My name is Elizabeth; I’m sixty-four –
I was born in the forties, just after the war.
I remember rationing and waiting in file –
Nobody had cars; we used to walk for miles.
After the atrocities we thought we’d learnt a lesson –
Put social structures in place that we would never forget.
My parents voted to expand the NHS
For social security; we thought it was best
And we were all working hard towards a better world
It felt amazing – you had to be there I guess.
I was twenty in the sixties and the world seemed so huge
Even if the atom bomb was all over the news
We thought that the world was ripe to rearrange –
We’d write poetry and demonstrate and everything would change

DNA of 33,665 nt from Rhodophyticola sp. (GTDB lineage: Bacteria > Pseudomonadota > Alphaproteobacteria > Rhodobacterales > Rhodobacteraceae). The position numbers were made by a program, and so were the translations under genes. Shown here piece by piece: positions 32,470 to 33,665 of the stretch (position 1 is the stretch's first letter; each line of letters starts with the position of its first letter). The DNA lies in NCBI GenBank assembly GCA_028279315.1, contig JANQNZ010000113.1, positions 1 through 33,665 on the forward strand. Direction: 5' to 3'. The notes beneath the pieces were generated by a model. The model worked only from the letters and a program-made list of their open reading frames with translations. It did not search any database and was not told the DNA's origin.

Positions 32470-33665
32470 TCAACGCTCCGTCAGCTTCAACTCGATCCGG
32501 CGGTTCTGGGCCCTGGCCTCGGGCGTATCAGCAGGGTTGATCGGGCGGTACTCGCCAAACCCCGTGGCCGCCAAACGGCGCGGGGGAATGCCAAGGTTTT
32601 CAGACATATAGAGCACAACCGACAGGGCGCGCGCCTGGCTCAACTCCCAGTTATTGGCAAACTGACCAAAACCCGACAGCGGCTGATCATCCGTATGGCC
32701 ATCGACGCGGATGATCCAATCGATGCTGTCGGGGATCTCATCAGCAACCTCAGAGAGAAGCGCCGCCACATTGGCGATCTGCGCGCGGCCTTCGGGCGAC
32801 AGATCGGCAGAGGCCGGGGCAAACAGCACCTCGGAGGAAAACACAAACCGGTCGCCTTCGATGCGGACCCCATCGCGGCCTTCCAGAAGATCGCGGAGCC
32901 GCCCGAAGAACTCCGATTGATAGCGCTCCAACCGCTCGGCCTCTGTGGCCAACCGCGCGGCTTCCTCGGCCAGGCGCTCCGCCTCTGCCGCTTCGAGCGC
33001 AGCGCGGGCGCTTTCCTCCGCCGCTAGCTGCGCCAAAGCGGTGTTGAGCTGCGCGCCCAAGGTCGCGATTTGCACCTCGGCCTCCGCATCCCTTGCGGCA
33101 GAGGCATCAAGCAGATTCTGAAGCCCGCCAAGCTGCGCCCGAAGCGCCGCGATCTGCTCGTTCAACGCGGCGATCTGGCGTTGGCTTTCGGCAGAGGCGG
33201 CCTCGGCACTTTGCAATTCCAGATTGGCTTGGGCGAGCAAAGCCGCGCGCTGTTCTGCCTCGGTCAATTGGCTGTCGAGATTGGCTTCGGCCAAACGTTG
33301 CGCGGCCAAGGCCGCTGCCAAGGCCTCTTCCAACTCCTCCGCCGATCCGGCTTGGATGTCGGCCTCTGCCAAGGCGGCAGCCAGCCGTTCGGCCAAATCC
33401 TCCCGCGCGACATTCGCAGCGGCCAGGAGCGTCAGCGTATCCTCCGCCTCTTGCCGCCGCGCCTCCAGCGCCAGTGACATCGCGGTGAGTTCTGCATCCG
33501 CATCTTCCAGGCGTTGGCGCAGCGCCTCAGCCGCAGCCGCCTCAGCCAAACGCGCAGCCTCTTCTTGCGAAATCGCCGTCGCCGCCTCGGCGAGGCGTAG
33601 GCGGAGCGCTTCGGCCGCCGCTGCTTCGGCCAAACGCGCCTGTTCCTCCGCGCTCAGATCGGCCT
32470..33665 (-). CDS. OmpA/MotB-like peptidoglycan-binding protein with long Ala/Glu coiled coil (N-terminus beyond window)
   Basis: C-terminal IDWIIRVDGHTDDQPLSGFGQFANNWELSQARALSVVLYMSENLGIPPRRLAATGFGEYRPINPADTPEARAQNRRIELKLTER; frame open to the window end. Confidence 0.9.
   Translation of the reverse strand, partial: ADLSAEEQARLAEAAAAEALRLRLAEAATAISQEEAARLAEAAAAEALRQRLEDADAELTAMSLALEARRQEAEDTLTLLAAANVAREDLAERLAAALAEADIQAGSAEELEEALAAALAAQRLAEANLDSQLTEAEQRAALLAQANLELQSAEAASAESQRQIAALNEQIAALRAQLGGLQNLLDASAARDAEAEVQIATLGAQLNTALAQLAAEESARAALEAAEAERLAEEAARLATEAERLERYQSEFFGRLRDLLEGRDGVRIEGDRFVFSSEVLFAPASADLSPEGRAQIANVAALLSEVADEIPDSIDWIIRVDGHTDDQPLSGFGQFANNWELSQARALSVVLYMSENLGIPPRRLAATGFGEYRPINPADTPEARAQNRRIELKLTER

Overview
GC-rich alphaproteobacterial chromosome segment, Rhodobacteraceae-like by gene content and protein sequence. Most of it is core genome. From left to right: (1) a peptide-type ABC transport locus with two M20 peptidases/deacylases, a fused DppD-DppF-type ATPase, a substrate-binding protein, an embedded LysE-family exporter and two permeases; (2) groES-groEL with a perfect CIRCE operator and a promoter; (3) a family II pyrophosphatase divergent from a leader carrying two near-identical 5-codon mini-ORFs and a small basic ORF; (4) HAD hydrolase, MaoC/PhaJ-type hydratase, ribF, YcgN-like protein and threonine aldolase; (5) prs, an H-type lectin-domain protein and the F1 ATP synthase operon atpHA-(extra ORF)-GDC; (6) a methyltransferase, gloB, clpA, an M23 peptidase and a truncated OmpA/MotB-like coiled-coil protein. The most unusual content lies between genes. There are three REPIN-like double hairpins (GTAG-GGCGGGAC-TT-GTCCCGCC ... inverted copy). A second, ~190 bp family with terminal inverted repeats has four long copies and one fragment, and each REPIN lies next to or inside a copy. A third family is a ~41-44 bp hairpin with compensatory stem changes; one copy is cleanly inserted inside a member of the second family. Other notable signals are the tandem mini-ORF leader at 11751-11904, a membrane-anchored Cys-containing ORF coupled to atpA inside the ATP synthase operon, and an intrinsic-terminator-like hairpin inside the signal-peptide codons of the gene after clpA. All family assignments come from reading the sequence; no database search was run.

But as I got older, the world seems so much smaller;
Connected by the internet to the most remote corner.
Now they’re telling me I’m living at the End of Days
We’re going to see irreversible climate change
And I didn’t have children; for the first time that’s okay
I don’t have much to leave them anyway.
There’s always another shooting or stabbing
People getting desperate and reckless and grabbing
ID cards, biometrics and CCTV
Safeguarding our right to be “free”..
So are we living at the End of Days?
Is it still possible to find a way through
Or will I and others like me go to our graves
As the last generation to live our lives
With the world rising boundless upon all sides –
The last generation who were not afraid
That they’d still be alive at the End of Days.